Award-winning Benilde film competes at Salamindanaw Asian filmfest

TIM Rone Villanueva’s dark comedy Santa Nena! slugs it out with 12 other short films in the Philippine shorts competition of the fifth Salamindanaw Asian Film Festival in General Santos City.

Villanueva’s thesis film at the De La Salle-College of Saint Benilde will compete with Aliens Ata by Glenn Barit, Contestant #4 by Jared Joven and Kaj Palanca, Daluhong by Don Senoc, Fish Out of Water by Mon Garilao, In the Middle of the Night by Bryan Brazil, Juana and the Sacred Shores by Antonne Santiago, Mga Bitoon Sa Syudad by Jarell Serencio, Nakaw by Arvin Belarmino and Noel Escondo, Processions by Steven Paul Evangelio, Recurrencia by Carmina Cruz, Sa Aking Katahimikan by Alyssa Suico and Touch Move by Frances Louise Giner. Short films tackling alienation, devotion, extrajudicial killings, human rights and forced disappearances and LGBT concerns dominate this year’s competition.

Santa Nena! tells the story of a miraculous patron saint who comes to life at night. One day, while talking to her friend, an angel, she received a message from God to look for the boy “with the golden balls” who will help her bring into the world the new Messiah.

Villanueva, who hails from Kawit, Cavite was inspired by Santa Maria Magdalena of Kawit Church or more popularly known as Santa Nena to Kawiteños.



His family is a devotee of the patron saint so he came up with “an offering to God for all the blessings he gave me. But I think, my film turned out to be an irony,” he said as it seeks to “challenge the boundaries of relationship between humans and religion, a picture that will show the uncontrollable power of the heart.”

The short film previously won the Best Narrative, Best Performance and Best Production Design awards at the Sinepiyu Film Festival intercollegiate category; Best Narrative Short Film, Best Director, Best Actor for Ross Pesigan and Best Script at the Ateneo Video Open; Maningning category Gold Picture Prize, Outstanding Direction, Outstanding Performance for Elora Españo and Technical Excellence awards at the CineSB7 Film Festival; and Honorable Mention in the short feature category of the 29th Gawad CCP Independent Film and Video Festival. It was also part of the official Luzon delegation at the Cinema Rehiyon 9.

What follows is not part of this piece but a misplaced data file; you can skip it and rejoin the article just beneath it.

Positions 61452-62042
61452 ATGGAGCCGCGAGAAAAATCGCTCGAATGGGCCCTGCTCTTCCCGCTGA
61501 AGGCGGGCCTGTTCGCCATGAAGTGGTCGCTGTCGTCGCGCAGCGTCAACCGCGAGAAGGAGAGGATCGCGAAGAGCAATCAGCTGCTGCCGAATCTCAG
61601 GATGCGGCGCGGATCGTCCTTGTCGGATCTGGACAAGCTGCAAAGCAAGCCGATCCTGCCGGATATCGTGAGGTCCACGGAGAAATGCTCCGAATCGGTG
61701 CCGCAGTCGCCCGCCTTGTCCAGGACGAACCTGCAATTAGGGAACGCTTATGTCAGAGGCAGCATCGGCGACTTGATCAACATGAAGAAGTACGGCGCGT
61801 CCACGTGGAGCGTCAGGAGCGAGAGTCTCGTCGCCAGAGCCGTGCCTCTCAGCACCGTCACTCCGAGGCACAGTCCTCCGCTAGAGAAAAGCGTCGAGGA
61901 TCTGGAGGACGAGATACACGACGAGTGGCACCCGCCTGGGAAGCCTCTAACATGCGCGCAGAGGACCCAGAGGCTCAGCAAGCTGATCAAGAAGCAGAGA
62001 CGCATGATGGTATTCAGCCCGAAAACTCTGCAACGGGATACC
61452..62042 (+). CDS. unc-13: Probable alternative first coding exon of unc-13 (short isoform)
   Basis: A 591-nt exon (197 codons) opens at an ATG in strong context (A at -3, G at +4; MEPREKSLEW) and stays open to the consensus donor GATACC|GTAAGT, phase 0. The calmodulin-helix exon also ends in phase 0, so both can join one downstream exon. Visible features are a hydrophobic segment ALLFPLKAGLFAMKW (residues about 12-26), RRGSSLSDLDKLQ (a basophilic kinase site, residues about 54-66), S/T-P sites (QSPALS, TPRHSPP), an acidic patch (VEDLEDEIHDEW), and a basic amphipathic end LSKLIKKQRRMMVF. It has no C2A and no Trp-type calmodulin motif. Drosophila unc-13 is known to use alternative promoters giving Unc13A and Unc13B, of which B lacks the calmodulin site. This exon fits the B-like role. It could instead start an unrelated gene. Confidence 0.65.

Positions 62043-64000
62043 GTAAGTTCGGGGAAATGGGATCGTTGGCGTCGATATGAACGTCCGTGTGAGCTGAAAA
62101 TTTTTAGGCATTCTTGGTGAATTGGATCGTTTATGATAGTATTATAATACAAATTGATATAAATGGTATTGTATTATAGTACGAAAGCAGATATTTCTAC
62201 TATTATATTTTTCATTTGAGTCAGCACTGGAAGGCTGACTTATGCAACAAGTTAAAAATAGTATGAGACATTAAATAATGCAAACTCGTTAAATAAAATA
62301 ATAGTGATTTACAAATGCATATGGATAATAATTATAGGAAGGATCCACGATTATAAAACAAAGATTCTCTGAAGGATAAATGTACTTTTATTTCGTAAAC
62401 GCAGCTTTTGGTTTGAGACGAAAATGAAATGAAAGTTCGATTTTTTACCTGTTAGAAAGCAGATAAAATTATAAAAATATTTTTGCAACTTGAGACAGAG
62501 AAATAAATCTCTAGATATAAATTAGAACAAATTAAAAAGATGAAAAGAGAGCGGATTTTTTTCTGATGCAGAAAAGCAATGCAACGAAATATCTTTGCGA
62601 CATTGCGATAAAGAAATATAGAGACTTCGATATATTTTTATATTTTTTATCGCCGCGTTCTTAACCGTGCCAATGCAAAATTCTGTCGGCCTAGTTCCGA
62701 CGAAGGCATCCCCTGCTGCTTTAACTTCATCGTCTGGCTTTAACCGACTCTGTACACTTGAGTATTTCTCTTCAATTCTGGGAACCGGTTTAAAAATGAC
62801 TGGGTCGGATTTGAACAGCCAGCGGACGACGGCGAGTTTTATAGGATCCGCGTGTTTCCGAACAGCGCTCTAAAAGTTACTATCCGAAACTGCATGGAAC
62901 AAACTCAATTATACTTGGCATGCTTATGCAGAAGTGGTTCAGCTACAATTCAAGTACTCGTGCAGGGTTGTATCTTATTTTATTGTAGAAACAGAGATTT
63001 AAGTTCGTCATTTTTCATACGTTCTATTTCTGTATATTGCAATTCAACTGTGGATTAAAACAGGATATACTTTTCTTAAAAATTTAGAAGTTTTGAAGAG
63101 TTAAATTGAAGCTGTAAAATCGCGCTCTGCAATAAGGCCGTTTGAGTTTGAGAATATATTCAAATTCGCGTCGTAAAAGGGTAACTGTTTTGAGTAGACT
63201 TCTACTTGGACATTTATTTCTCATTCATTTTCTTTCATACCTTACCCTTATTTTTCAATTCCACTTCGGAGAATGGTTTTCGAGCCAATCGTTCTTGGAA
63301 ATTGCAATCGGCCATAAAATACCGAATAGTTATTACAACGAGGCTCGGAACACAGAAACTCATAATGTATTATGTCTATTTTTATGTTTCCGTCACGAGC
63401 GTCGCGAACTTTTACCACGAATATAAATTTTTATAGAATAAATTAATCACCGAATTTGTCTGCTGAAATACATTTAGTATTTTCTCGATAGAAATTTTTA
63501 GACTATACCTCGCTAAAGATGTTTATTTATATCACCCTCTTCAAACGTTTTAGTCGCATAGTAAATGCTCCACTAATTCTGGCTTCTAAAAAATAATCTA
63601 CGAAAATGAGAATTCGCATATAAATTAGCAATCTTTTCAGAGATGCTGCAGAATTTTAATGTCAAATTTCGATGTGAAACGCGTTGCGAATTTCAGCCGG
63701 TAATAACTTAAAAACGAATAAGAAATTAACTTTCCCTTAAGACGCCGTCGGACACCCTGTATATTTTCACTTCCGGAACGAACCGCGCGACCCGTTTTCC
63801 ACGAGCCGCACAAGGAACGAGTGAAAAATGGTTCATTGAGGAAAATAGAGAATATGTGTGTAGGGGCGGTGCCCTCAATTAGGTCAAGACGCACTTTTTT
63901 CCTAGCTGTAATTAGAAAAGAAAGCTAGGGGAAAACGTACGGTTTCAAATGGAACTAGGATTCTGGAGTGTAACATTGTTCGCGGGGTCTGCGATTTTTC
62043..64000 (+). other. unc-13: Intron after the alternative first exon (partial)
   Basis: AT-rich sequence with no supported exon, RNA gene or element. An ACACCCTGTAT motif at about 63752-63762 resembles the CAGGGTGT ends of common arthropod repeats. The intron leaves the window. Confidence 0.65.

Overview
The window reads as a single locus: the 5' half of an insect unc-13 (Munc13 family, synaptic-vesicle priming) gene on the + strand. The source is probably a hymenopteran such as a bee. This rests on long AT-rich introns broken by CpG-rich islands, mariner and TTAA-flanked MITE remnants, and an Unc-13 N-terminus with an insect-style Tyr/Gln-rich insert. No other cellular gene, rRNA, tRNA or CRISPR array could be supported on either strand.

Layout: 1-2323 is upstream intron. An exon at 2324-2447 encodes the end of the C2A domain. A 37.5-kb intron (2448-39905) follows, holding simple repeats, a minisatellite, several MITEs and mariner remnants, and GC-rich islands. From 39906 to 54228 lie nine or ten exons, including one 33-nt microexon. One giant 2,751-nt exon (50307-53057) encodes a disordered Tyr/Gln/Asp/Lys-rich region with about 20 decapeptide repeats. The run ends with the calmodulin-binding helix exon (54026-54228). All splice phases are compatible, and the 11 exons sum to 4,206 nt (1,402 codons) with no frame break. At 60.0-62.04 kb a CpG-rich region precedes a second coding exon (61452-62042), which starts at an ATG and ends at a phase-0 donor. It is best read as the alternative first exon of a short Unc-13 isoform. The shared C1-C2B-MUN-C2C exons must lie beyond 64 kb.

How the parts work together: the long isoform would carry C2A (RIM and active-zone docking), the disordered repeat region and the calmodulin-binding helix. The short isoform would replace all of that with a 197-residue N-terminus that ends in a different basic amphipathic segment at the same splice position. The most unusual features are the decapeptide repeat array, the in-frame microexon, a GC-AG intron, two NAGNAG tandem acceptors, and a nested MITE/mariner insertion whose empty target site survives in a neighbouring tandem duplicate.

Salamindanaw, organized by the Mindanao Center for Cinematographic Arts (formerly the Mindanao Center for the Moving Image), received a total of 927 entries of varying lengths and genres from all over Asia this year. It will run from November 27 to December 1.

Festival director Teng Mangansakan shared that aside from being a platform for films of diverse lengths and genre by new and established Filipino and Asian directors, the event will also feature parallel activities such as film workshops, master classes and forums.

Anchored on its mission to be a mirror (salamin) of peace (salam) in Mindanao, the festival aims to raise awareness and promote international cinema with emphasis on strengthening the cultural ties between Mindanao and its Southeast Asian neighbors, to support the nascent film movement in the host city and its nearby regions, to engage the public in both popular and critical discourse on art and cinema and their transformative power to shape ideas about society, and to create a development platform for emerging talents in Southeast Asia.

Seymour Barros Sanchez
Seymour Barros Sanchez is an advocacy filmmaker, communication and film professor, freelance writer, and producer for news and current affairs programs. He is a fellow of the 17th Lopez Jaena Community Journalism Workshop (organized by the University of the Philippines College of Mass Communication), 21st Iligan National Writers Workshop(organized by the Mindanao State University – Iligan Institute of Technology) and 9th Palihang Rogelio Sicat (organized by the UP Departamento ng Filipino at Panitikan ng Pilipinas). He is also a graduate of the 14th Ricky Lee scriptwriting workshop for film and the first Brillante Mendoza film workshop.

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